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Writing and Defence of Research Proposal

On 23rd Dec, I have required attending the PhD deference proposal. This is my first-time experience to do the assessment. As the examiner, I also google myself to find out what criteria that examiner wants to evaluate the proposal defend. Here are some good tips that I obtained from the internet on how to writing and also defend your PhD proposal
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Hints for Writing a PhD Proposal
By Angelos Keromytis (April 2010)

  • a description of the problem in enough detail to clearly state the thesis proposition (next item)
  • a proper, concise thesis proposition; this is not an abstract statement like “we’re going to investigate the insider problem”, but something along the lines of “our hypothesis is that the use of XYZ technology in environment Z under constraints Q can identify insider attackers with probability Z” — obviously, the fewer qualifiers the better, but you also need to be accurate; since this is a thesis proposal, we will cut you some slack — but it’s in your best interest to think hard about this, since it is the anchor point of your whole thesis (and the next few years’ worth of work for you)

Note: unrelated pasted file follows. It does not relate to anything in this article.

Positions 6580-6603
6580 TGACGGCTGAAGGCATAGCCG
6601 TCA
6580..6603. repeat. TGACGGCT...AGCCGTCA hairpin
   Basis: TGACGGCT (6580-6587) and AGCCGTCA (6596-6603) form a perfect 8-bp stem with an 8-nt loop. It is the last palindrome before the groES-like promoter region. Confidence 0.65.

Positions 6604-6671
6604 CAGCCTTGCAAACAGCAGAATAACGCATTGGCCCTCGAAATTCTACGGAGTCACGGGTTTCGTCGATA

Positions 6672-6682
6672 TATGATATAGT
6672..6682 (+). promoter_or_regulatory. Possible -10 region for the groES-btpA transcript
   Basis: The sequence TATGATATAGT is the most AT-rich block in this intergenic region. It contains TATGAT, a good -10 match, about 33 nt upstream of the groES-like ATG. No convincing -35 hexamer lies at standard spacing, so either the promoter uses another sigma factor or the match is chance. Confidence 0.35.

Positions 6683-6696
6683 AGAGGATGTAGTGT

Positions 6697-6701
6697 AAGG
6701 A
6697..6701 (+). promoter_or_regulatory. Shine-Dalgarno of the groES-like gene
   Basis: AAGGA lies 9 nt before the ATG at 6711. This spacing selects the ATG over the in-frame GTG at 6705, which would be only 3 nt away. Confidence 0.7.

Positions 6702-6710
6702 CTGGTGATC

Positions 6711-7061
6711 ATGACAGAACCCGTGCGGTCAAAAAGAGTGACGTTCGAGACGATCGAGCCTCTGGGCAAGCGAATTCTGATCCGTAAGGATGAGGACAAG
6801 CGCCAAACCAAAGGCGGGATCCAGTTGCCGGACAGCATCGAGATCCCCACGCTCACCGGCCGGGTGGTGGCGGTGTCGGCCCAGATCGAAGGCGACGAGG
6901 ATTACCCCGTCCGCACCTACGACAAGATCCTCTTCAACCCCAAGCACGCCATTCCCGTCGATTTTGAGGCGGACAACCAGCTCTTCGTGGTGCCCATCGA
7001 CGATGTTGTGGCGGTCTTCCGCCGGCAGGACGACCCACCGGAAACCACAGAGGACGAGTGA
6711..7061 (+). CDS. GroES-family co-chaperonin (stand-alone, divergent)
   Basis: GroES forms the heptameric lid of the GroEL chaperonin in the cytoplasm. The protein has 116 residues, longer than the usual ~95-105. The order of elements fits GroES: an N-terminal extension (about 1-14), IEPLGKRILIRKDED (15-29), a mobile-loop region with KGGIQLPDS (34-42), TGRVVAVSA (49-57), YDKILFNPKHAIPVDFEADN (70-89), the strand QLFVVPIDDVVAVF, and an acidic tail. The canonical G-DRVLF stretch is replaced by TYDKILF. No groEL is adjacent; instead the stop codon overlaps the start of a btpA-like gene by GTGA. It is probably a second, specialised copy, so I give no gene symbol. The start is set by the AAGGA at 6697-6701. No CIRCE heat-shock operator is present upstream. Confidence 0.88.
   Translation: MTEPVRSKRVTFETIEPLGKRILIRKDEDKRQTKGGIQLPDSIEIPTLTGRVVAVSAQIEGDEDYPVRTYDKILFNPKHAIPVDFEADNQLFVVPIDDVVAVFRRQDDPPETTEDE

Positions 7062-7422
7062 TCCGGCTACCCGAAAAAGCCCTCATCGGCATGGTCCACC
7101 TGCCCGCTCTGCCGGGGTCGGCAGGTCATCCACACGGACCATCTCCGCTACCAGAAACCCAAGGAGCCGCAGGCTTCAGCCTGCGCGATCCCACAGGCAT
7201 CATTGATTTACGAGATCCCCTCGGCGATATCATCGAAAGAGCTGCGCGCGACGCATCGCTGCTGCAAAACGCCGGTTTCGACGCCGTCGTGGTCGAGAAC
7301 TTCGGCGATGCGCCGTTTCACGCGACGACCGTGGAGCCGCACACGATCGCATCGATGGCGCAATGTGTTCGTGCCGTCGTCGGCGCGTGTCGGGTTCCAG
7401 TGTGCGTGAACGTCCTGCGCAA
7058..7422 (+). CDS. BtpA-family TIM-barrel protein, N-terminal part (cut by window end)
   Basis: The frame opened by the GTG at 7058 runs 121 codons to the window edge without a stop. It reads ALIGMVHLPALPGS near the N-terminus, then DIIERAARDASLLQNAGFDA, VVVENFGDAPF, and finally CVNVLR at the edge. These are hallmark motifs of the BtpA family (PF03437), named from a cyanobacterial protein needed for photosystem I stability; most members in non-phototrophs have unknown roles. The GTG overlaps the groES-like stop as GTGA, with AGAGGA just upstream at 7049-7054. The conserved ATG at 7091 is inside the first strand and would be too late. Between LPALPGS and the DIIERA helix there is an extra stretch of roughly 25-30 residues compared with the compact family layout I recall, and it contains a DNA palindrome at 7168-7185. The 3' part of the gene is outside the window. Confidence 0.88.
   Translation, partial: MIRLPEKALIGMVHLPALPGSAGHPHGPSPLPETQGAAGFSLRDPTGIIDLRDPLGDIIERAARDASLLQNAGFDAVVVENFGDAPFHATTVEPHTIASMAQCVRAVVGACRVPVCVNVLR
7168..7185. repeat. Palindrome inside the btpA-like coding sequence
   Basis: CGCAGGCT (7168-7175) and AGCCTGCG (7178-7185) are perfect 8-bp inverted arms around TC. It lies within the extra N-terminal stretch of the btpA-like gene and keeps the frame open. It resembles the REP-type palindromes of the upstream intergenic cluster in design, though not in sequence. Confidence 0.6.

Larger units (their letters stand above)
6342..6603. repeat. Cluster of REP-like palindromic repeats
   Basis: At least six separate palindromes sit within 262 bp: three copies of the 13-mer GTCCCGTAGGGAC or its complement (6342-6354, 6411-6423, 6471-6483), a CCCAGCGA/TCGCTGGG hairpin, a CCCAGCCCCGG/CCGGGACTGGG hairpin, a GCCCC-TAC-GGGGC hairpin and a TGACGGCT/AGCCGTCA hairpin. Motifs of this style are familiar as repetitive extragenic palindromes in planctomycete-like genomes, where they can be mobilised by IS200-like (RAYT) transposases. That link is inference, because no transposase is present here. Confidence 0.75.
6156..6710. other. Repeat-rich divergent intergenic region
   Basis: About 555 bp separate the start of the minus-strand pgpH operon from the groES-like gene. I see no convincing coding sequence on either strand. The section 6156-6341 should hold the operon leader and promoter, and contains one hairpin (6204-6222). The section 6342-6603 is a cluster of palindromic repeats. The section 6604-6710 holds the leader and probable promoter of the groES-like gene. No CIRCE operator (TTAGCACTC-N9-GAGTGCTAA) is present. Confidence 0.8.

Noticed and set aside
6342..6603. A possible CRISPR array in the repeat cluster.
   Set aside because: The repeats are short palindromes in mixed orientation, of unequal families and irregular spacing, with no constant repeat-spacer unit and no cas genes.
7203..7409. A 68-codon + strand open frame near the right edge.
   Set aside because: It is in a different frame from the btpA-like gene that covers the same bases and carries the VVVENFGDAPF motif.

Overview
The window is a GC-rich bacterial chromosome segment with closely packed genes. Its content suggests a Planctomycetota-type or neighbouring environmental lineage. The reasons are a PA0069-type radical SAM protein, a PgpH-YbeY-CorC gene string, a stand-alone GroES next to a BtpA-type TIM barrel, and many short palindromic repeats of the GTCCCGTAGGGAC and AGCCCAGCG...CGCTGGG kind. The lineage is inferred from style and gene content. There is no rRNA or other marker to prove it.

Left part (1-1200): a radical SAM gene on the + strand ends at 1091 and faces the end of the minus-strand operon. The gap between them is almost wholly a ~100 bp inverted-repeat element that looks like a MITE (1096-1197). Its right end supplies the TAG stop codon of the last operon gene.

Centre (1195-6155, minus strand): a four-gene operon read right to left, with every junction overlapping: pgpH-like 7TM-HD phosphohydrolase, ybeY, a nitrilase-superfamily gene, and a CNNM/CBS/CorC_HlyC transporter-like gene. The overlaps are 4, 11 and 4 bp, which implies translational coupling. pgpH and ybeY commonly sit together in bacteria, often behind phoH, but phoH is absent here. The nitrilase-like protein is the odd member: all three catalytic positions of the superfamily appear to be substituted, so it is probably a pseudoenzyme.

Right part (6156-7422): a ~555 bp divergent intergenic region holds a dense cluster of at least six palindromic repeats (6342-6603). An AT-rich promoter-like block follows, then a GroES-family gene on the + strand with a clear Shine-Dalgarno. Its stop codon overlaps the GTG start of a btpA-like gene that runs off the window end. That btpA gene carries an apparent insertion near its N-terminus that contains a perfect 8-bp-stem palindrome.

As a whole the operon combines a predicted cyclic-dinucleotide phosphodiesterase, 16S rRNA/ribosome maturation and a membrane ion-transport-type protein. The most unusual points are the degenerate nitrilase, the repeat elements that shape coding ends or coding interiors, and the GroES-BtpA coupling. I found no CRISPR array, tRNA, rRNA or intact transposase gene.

• a description of the related work, how it does not solve the problem, and how your hypothesis has not been tested before
  • preliminary results (if any) that indicate that you have reason to believe that the hypothesis holds
  • additional experiments that you will run to prove that the hypothesis holds
  • what you’ll need to build to run said experiments (and what you’ve already built)